A Christian woman in a headscarf! And the state forced her to take it off!
The American Civil Liberties Union sure knew the media-sexy spin for its lawsuit against Alabama, which wouldn't let Yvonne Allen wear her headgear for a driver license photo. Especially when a court clerk said only Muslims would be allowed to do so.
And mainstream media joined in the spin -- so avidly that none of them even talked to Allen. It's a "religious ghost" that screams for attention: What type of Christian is she? And what church does she attend that tells her to cover her head?
That's just one of several ways nearly everyone has mishandled this story.
Allen, of Tuskegee, Ala., went for a driver license renewal, but a clerk ordered her to bare her head before being photographed. She protested on grounds that her Christian beliefs forbid a woman from showing her hair.
The clerks forced her to do so anyway, saying that only Muslim women are allowed headscarves for photos. This despite the fact that Alabama law allows headscarves in photos -- without naming any particular religion -- as long as they don’t hide the face.
Allen says it was "humiliating and demeaning," and she's suing to have her license photo reshot. The suit also demands unspecified damages.
It's a crazy story, rife with ironies and prejudice, not to mention several constitutional issues. But most reports thus far have done little more than copy and paste the allegations in the ACLU filing.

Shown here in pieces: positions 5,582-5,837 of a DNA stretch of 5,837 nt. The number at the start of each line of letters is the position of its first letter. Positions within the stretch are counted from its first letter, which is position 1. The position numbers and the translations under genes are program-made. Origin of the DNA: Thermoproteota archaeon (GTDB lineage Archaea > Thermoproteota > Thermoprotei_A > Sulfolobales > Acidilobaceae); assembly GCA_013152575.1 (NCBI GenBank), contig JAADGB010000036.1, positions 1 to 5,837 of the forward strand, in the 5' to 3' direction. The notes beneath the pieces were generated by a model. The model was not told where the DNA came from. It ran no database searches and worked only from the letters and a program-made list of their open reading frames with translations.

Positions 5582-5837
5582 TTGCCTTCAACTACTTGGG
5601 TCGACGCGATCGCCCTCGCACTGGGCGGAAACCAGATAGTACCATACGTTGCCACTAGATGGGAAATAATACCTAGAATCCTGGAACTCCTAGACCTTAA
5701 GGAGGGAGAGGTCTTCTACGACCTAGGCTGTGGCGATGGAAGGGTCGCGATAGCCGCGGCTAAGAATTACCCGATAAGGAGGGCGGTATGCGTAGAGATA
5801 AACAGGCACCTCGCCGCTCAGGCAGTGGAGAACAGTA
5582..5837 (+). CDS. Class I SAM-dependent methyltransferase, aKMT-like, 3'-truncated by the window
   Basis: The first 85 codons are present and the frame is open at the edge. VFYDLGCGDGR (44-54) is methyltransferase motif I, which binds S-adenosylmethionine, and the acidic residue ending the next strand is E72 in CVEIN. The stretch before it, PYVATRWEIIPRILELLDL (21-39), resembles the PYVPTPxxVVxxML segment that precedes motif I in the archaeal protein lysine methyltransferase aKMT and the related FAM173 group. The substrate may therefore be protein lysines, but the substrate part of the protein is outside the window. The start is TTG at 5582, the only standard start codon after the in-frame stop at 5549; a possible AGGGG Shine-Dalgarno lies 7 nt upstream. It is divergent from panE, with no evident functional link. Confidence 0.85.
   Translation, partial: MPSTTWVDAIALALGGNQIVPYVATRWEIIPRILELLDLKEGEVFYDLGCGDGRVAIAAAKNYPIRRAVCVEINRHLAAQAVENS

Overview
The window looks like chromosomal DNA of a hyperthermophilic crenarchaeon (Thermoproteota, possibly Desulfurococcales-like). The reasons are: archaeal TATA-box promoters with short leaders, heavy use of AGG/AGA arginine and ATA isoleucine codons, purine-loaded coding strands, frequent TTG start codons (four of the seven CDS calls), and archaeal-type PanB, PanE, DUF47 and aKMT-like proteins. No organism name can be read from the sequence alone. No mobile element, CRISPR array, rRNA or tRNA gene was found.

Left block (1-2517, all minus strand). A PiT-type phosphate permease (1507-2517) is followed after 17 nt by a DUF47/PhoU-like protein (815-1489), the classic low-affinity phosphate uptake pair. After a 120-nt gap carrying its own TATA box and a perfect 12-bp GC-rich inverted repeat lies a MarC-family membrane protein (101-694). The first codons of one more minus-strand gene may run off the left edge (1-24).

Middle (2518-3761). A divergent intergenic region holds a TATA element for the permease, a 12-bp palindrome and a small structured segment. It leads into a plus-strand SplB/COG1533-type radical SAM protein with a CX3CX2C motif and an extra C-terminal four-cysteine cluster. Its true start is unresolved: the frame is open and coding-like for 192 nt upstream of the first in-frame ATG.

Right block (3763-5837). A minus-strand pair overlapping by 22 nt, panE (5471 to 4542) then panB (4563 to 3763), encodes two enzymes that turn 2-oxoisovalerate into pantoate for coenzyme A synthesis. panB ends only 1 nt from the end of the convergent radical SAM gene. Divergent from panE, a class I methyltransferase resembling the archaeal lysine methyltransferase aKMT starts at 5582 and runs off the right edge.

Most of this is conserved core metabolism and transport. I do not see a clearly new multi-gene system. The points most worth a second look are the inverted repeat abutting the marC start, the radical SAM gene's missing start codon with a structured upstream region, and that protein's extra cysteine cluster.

And, as I say, they’ve also gone along with the spin. Yvonne Allen's headware is more like a turban, as you can see in a picture on the ACLU website. But by using the loaded term "headscarf," the lawsuit echoes the many incidents -- like the two Muslim women recently thrown out of a French restaurant -- of hijab harassment.
Let's start with the much-cited Associated Press:
Yvonne Allen of Tuskegee said in the lawsuit that when she went to renew her license in December, she was directed to remove the headscarf she wears in accordance with her religious beliefs. She said the clerk insisted that only Muslim women were allowed to cover their hair in the photos.
“I was devastated when they forced me to remove my headscarf to take my driver’s license photo,” Allen said in a statement released by the ACLU. “Revealing my hair to others is disobedient to God. I should have the same right as people of other faiths to be accommodated for my religious beliefs.”
Several questions come up immediately. Which church and/or denomination is Allen in? What does it teach about women's hair? Did AP seek an interview with her? Or with her pastor? Or a district officer?
AP offers some useful background: "The state in 2004 – responding to complaints from Muslims and Sikhs – did away with a policy that prohibited the wearing of head scarves and turbans in driver’s license photos." But it doesn't quote any state officials on why Allen was forced to remove her headcloth.
OK, maybe it was after hours. AP did try to call Probate Judge Bill English, but he didn’t call back. But I'll bet some law professor, maybe at the University of Alabama, could have addressed the discrepancy.
Reuters tried to call both English and Becky Frayer, the chief clerk of his office. It's unclear whether Reuters interviewed Allen or just quoted her in the lawsuit; but like AP, it shows no curiosity about the basis of her religious objections.